NB had to admit that the sequence in TDKR is parodic, but chose to believe that Miller's ode to heroic empowerment was still a self-parody. Tautology, thy name is Berlatsky!

Skipping across most of the rest of the back-and-forth, I will end with my own remarks regarding NB's political agenda, to which he did not respond and which he claimed not to have read:

When I first posted, I knew that we would not agree on the subject of humor, but I thought you should at least acknowledge that not all humorous elements are “elements of parody.” That’s still the way you’ve chosen to define parody, though, because you’re not concerned with the intrinsic meaning of the word, but with some extrinsic, politicized interpretation of the word. As per your Sedgewickean argument in “Comics in the Closet,” you’re content to interpret all humorous elements as weapons in your campaign to strike down the hated “serious superhero.” This project doesn’t have anything to do with making superheroes more “complex,” as you claimed earlier. it has to do with promoting your own distinctly limited vision of what superheroes ought to be. 

The most bizarre aspect of the exchange, however, was that though I didn't bring up anything about the analytic psychology of Carl Jung, NB kept insisting that not validating his faulty definition of parody was tantamount to being-- a Jungian?  At least this time he was a little more correct than when he condemned me for being an exclusive devotee of Joseph Campbell, as I recounted in BATTLING THE ELEMENTS. I do draw upon Jung more often than Campbell, because I think Campbell was not as organized a thinker-- though of course he's Immanuel Kant in comparison to Noah of the Many Wandering Thoughts.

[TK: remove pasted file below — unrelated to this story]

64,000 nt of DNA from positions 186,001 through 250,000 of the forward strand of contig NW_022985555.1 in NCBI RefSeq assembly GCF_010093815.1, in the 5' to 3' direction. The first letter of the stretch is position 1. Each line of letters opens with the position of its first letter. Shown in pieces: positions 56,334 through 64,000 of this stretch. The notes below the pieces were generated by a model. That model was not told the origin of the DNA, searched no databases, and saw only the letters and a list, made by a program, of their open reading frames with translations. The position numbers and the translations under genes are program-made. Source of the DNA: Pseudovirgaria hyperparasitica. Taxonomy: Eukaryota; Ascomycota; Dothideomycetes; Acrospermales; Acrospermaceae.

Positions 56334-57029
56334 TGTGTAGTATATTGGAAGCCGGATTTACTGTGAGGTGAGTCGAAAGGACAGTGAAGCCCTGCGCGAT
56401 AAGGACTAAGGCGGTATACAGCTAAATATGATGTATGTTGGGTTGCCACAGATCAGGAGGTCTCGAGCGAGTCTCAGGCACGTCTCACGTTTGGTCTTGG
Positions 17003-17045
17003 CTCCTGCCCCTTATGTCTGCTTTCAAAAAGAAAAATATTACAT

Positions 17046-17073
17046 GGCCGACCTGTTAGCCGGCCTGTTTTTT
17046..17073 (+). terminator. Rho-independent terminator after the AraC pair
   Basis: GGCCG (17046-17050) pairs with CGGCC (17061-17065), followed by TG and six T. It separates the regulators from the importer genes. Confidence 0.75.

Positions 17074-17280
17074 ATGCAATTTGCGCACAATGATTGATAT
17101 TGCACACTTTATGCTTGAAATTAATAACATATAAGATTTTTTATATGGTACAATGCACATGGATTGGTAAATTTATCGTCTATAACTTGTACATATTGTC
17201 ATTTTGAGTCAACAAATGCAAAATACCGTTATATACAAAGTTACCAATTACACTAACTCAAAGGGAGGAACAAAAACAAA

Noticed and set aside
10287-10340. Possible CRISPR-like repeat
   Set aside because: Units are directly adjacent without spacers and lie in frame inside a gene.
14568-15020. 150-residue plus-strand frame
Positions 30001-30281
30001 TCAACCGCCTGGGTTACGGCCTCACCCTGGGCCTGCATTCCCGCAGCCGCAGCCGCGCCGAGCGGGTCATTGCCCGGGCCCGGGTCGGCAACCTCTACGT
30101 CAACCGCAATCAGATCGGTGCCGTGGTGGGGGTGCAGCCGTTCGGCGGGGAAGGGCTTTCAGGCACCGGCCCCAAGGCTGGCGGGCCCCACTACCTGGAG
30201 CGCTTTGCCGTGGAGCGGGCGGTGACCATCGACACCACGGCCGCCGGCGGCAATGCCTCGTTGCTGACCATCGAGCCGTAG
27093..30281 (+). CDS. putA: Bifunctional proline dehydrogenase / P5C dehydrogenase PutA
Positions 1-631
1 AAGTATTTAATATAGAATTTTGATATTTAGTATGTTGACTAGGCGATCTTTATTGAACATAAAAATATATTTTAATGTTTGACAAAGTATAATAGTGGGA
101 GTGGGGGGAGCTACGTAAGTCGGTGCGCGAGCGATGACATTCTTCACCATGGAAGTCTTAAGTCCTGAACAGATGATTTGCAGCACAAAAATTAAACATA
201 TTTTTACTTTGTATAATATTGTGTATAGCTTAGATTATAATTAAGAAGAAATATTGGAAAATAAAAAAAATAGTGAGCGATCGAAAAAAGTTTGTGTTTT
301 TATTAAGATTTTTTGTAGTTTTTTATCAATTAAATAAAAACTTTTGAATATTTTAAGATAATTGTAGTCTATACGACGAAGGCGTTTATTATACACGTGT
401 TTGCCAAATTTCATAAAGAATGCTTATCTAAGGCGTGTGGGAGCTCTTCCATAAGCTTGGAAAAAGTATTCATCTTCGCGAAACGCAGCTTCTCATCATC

Contrary to NB, there's nothing about Jung or Jungianism that contravenes the spirit of humor. What NB is seeking to defend is his specific notion, probably derived from Eve Sedgewick, that "the idea of empowerment" is unstable and incoherent. Jung makes assorted references to male empowerment in his writings, but it would hardly be correct to deem him a monolithic defender of standard sex-roles. I demonstrated the exact opposite in my analysis of his "anima/animus" terminology in the essay WHAT WOMEN WILL PART 3.  Like Gary Groth before him, NB wants a "devil" to scapegoat, and his devil happens to be "male empowerment." Jung, being one of the foremost exponents of psychological pluralism, is not opposed to humor, but he is opposed to the idea that some archetypes are good and others are bad. Thus, though we can only guess what Jung would've made of American superheroes, there's no way that he would have validated NB's ideological reasons for touting the Adam West Batman over, say, that of Frank Miller.

Superheroes profit from good humor, as much as any genre. But to centralize the element of humor-- or whatever one likes to call it-- is more nonsensical than anything in a Mxyzptlk story.

ADDENDA: I should note that if I've been influenced by any authors who validate the archetype of the "serious hero"-- be he "super" or otherwise-- it's not from either Jung or Campbell, who only address the concept infrequently. Frye is probably most responsible for giving me the logic for that validation, though Fiedler and Paglia have provided interesting viewpoints on the topic.

No comments: